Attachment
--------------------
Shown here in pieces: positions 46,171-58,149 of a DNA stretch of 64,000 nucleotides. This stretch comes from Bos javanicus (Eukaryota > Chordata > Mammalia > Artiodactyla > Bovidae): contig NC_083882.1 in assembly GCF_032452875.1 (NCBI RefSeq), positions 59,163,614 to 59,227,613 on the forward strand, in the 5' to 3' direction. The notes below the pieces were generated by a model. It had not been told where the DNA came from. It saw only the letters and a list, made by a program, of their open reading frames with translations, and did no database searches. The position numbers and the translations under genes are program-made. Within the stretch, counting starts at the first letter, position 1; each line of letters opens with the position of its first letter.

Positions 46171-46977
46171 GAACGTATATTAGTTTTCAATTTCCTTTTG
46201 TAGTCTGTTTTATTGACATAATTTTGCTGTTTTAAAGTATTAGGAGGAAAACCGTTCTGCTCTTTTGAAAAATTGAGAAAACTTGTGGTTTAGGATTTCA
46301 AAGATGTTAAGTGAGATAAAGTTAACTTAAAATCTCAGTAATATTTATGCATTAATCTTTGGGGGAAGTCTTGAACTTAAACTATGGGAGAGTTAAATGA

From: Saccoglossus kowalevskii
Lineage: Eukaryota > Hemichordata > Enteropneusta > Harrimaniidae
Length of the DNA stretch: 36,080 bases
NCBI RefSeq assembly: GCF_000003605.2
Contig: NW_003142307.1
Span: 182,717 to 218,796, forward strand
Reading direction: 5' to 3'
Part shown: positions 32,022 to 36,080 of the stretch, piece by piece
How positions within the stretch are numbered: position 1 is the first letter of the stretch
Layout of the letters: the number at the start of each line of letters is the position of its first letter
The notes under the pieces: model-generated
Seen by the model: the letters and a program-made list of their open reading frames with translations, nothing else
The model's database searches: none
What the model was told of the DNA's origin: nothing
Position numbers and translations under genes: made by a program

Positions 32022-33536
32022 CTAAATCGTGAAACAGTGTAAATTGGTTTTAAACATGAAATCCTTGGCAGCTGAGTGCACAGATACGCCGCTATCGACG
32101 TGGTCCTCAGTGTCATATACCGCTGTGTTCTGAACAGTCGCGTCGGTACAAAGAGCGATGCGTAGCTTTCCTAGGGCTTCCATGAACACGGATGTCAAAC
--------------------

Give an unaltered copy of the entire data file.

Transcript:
Shown here in pieces: positions 46,171-58,149 of a DNA stretch of 64,000 nucleotides. This stretch comes from Bos javanicus (Eukaryota > Chordata > Mammalia > Artiodactyla > Bovidae): contig NC_083882.1 in assembly GCF_032452875.1 (NCBI RefSeq), positions 59,163,614 to 59,227,613 on the forward strand, in the 5' to 3' direction. The notes below the pieces were generated by a model. It had not been told where the DNA came from. It saw only the letters and a list, made by a program, of their open reading frames with translations, and did no database searches. The position numbers and the translations under genes are program-made. Within the stretch, counting starts at the first letter, position 1; each line of letters opens with the position of its first letter.

Positions 46171-46977
46171 GAACGTATATTAGTTTTCAATTTCCTTTTG
46201 TAGTCTGTTTTATTGACATAATTTTGCTGTTTTAAAGTATTAGGAGGAAAACCGTTCTGCTCTTTTGAAAAATTGAGAAAACTTGTGGTTTAGGATTTCA
46301 AAGATGTTAAGTGAGATAAAGTTAACTTAAAATCTCAGTAATATTTATGCATTAATCTTTGGGGGAAGTCTTGAACTTAAACTATGGGAGAGTTAAATGA

From: Saccoglossus kowalevskii
Lineage: Eukaryota > Hemichordata > Enteropneusta > Harrimaniidae
Length of the DNA stretch: 36,080 bases
NCBI RefSeq assembly: GCF_000003605.2
Contig: NW_003142307.1
Span: 182,717 to 218,796, forward strand
Reading direction: 5' to 3'
Part shown: positions 32,022 to 36,080 of the stretch, piece by piece
How positions within the stretch are numbered: position 1 is the first letter of the stretch
Layout of the letters: the number at the start of each line of letters is the position of its first letter
The notes under the pieces: model-generated
Seen by the model: the letters and a program-made list of their open reading frames with translations, nothing else
The model's database searches: none
What the model was told of the DNA's origin: nothing
Position numbers and translations under genes: made by a program

Positions 32022-33536
32022 CTAAATCGTGAAACAGTGTAAATTGGTTTTAAACATGAAATCCTTGGCAGCTGAGTGCACAGATACGCCGCTATCGACG
32101 TGGTCCTCAGTGTCATATACCGCTGTGTTCTGAACAGTCGCGTCGGTACAAAGAGCGATGCGTAGCTTTCCTAGGGCTTCCATGAACACGGATGTCAAAC